Drones are being used in a variety of ways by a variety of agencies, organizations, schools and individuals – and it’s happening right here in Leavenworth County.

Leavenworth High School recently acquired a drone that can be used for such things as graduation and to create B-roll film footage for features about the school and facilities.

“We wanted to add more visuals and quality to our videos,” said senior Anthony Gist. “I had never flown one before. But I love playing with this.”

“The use and purpose of the drone will only grow,” said Catey Edwards, coordinator of public relations at Leavenworth High School.

Law enforcement officials also are beginning to use drones in numerous ways, said Maj. Dan Nicodemus of the Leavenworth Police Department.

The Leavenworth Police Department has two drones and is looking into acquiring a third.

“With an eye in the sky, you can cover a lot of ground in a short amount of time.”

Among many other assets, he said drones can help law enforcement personnel document evidence at major accidents and crime scenes.

Maj. Jim Sherley, undersheriff for the Leavenworth County Sheriff’s Office, said the agency will soon acquire and begin utilizing its own drone.

“We have realized the need as a local asset,” he said. “It has a lot of applications.”

He said the drone will assist the Leavenworth County Sheriff’s Office with such things as manhunts.

The Basehor-Linwood school district has two drones that are used in a variety of ways.

Alex Hirbe, technology integration specialist for the district, said teachers and district personnel use the drones for videos of sporting events, school activities and promotional footage.

“Using them in the classroom though can provide some unique opportunities too,” Hirbe said. “We teach about flight, drones in general and careers associated with drones.”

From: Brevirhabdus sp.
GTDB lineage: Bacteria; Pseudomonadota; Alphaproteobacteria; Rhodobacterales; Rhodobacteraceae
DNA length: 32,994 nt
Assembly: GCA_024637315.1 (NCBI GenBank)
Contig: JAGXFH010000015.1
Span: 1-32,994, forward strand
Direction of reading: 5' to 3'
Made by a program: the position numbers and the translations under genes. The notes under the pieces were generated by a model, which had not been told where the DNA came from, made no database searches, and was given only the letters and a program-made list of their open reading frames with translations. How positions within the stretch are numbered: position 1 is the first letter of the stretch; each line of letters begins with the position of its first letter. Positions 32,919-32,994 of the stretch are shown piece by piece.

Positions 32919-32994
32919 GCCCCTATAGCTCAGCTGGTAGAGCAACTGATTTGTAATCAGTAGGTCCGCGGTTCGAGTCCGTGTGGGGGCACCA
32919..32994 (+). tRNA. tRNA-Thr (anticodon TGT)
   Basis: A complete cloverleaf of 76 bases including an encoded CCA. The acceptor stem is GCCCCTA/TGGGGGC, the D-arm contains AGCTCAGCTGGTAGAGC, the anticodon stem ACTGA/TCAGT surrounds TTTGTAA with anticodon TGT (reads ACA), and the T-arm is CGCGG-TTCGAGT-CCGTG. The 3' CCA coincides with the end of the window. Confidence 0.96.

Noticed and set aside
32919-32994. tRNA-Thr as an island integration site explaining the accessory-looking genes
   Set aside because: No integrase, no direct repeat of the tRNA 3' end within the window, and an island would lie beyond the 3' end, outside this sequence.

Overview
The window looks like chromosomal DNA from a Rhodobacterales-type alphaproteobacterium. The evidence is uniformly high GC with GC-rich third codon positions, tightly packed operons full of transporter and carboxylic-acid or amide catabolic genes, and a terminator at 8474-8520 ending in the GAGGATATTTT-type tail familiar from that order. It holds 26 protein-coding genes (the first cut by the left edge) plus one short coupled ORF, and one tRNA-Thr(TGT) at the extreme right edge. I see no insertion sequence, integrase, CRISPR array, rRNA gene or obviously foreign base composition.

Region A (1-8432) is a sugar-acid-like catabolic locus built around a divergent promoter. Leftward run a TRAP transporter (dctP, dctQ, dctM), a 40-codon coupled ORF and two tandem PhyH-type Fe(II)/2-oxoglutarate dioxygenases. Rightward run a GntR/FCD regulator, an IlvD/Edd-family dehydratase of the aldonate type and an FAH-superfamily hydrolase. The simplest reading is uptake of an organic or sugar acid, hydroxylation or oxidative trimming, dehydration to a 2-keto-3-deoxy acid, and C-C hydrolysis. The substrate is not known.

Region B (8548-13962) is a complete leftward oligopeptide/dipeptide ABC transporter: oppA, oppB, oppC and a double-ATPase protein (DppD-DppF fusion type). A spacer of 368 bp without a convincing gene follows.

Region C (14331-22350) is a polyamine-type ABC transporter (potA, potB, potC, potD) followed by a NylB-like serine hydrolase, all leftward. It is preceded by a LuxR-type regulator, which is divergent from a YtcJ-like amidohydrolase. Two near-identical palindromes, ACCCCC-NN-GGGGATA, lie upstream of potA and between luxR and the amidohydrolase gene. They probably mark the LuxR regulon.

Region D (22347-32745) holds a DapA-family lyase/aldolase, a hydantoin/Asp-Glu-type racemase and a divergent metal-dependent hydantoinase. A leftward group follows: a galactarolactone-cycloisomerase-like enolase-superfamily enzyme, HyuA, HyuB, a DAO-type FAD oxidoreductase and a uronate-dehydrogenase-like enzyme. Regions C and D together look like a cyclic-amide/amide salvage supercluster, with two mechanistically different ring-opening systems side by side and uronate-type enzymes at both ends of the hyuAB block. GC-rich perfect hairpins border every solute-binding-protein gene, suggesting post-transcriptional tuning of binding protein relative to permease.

Hirbe said students benefit from the use of drones by “expanding their learning outside of the classroom.”

“Being able to experience drones first-hand can really change a students’ perspective,” he said. “Students can learn videography, physics, math and computer science all from the incorporation of a drone into their classroom teaching.”

Lansing High School has one drone that is used by students in a variety of ways, including at pep rallies and showcasing the exterior of the school and facilities.

“The students can use the drone for just about any project as long as they can justify its use,” said Kenneth Simmons, technology instructor at Lansing High School. “Students benefit from the drone much like they do any newer and more advanced technology we have to offer. It allows students the opportunity for hands-on experience with technology they typically don’t get to utilize. The more students learn how to use different technology, the easier it is for them to learn any kind of technology down the road.”

The University of Saint Mary used a drone to shoot video and photos of students marching into the university’s graduation ceremony last spring.

Area landowner Larry Martin said owners of large rural acreages can use drones to check for people trespassing on their property.

He said hunters have also been known to use drones to identify prime hunting locations.

Leavenworth resident Kyle Whelpley operated a drone last Saturday to shoot video and photos of the CASA Superhero Run.

He said that he is a recreational drone operator. He uses his drone to get aerial views of local events, church activities and rural scenes.

Drones vary in price depending on the features of the equipment, starting for about $150 and going into the thousands of dollars.

There are numerous rules and regulations about drone usage, including the height at which a drone can be flown.